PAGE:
Should you read it? Yes, it was quick and witty and heartwarming.
*Thanks to Michelle for this recommendation!
After Alice by Gregory Maguire
A tale of post-Alice, both in England and in Wonderland. Alice’s sister Lydia, her friend Ada, & Ada’s governess are all directly affected by Alice’s sudden and alarming disappearance.
Hot damn, I hated this book. I should’ve quit it but it’s an AiW retelling and I felt like I needed to swallow it whole since I’m a diehard fan of the OG. I think Maguire and I just aren’t meant to be friends. (I’ve tried and failed to read Wicked three times.) The majority of GoodReads agrees with me on this particular novel. The story was boring and uninspired, the writing was pretentious and wordy, the characters were completely unlikable (except Siam). How can Lewis Carroll write a book in 1865 that is so whimsical and easy to understand and get lost in… and then Maguire write something in 2015 that is wordy and uppity and too “proper” for its own good?! He totally ruined the retelling. It could’ve been cool, but it wasn’t.
Should you read it? NOPE.
Hansel & Gretel by Neil Gaiman
Gaiman’s retelling of the old tale, complete with spooky sketches.
I didn’t realize this was going to be kid-book-short. It’s a very quick read. It’s spooky and dark, though, so I don’t know that kids under 8 or 10 should be exposed. (I’m not a parent- I honestly have no clue.) I loved the illustrations and I like the small changes Gaiman made. I really, really enjoyed the background information on the tried and true tale of Hansel and Gretel. I read this the day before Halloween and it was perfect timing!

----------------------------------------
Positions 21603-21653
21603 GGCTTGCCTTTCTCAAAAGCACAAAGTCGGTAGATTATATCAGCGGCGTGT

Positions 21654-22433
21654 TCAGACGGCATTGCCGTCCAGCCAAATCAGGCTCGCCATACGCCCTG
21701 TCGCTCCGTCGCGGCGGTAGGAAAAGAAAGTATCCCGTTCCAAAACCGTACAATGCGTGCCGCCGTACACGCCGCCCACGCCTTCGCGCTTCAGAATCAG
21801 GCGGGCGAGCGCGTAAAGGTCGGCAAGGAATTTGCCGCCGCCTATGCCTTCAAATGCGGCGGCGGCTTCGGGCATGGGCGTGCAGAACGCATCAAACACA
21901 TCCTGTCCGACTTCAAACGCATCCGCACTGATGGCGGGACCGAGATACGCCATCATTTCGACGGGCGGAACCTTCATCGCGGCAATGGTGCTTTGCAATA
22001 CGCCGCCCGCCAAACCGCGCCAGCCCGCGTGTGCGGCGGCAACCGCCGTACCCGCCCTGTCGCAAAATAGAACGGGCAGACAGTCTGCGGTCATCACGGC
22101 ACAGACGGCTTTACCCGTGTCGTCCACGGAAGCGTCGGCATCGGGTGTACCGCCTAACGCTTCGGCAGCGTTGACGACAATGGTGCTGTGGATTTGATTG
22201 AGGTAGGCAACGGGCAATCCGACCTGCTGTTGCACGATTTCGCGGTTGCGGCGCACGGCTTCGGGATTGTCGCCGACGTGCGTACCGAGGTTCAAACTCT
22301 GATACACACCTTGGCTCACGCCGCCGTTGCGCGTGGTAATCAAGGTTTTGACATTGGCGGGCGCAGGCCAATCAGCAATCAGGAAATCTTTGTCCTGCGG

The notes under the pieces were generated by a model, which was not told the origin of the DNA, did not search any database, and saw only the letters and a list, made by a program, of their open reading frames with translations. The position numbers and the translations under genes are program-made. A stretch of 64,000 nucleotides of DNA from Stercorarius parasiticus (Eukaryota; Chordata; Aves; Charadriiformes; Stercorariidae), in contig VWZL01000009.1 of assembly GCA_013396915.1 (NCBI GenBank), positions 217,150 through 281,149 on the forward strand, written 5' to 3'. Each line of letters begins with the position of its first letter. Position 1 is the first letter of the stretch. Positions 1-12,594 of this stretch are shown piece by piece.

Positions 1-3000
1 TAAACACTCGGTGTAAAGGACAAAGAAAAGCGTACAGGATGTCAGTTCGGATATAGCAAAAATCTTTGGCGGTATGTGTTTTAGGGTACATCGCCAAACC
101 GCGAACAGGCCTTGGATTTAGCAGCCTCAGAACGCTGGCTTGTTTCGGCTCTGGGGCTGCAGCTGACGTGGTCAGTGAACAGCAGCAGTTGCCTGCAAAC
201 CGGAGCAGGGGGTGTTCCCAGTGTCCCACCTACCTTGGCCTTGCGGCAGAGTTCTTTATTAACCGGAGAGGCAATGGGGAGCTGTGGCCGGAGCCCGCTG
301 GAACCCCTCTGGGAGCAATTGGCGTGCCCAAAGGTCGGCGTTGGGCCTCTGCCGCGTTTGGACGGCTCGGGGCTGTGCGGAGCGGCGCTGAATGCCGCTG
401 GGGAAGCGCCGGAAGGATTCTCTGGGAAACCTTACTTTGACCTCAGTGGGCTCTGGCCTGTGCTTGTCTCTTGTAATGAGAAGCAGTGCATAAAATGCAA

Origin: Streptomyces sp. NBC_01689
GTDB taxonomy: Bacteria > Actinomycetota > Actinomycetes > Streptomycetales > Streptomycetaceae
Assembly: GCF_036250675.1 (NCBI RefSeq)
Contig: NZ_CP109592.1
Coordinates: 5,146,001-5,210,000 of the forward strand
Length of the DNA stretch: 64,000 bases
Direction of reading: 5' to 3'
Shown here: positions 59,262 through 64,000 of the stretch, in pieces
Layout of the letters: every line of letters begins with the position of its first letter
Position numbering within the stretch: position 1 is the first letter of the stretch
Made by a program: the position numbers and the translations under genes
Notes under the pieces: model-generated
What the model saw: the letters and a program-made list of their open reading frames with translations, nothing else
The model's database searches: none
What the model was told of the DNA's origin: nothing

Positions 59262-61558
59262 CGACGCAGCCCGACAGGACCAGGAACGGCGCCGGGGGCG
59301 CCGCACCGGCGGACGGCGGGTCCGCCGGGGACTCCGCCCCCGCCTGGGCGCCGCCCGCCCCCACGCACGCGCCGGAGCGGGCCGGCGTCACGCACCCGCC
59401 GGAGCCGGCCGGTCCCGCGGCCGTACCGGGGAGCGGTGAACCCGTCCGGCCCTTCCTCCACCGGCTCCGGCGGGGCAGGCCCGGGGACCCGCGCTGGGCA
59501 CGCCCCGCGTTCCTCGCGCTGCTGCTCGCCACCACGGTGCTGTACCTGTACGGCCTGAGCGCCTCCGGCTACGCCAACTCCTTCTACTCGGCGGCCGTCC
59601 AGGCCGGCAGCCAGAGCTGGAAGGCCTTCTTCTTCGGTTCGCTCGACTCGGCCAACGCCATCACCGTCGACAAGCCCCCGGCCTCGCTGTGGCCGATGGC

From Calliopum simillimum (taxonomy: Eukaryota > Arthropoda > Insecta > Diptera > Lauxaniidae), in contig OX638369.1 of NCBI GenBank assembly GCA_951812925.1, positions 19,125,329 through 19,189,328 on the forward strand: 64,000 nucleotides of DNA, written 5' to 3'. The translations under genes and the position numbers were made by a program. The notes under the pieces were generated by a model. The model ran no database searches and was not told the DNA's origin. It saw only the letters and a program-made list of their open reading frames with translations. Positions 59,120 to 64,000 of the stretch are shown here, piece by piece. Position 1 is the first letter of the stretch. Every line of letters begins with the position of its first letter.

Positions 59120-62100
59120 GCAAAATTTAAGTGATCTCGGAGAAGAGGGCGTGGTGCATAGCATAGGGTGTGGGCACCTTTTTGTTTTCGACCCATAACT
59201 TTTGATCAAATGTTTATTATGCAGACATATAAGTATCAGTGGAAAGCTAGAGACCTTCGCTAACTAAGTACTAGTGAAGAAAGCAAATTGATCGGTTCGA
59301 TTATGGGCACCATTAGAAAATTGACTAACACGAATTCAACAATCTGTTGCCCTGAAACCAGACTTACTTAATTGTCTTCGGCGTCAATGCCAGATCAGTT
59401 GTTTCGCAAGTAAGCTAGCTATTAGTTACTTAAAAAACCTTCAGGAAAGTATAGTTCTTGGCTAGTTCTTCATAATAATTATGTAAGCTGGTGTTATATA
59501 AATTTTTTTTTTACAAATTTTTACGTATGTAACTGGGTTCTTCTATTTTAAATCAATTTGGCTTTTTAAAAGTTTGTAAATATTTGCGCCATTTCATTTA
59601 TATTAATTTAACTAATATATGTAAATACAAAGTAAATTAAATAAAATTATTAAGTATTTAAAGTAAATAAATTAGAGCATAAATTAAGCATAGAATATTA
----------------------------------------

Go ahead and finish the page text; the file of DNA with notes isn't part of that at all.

Should you read it? Sure. It’s very short and a nice little read for fairy tale lovers.
How to Be a Perfect Christian by The Babylon Bee
Similar to The Onion, this satirical how-to guide helps one to see the fault in their ways and fully come to understand how to be the perfect church-goer and Child of God.
Mmm… this book really wasn’t my cup of tea. I know lots of Christians love it but this was a good for you, not for me kind of read.
Should you read it? I don’t know. Check out the reviews on GR and decide.
ERIN’S 9.0 CHALLENGE RESULTS
Freebie: Roomies by Christina Lauren*
Starts with the letter N: Nine Women, One Dress by Jane L. Rosen
Has a mostly orange color: A Tyranny of Petticoats by various authors
A book with an unlikable character: An Act of Villainy by Ashley Weaver
From 100 books PBS calls “The Great American Read”– HP & the Prisoner of Azkaban(illustrated version) by J.K. Rowling
Related to water in the title: On A Cold Dark Sea by Elizabeth Blackwell
Owned/TBR the longest (GoodReads): The Astronaut Wives Club by Lily Koppel
An emotion word in the title: The Hate U Give by Angie Thomas
Each word in the title begins with the same letter: After Alice by Gregory Maguire
A book featuring a character who shares your profession or similar one (i.e. does the same kind of thing as you do day to day): The Wall of Winnipeg and Me by Mariana Zapata
I’m so happy! 200 out of 200 points!!
*Formerly One Dark Throne by Kendare Blake
So tell me what you read this month! Have you ever participated in a book challenge? Are you a fan of Gregory Maguire’s writing?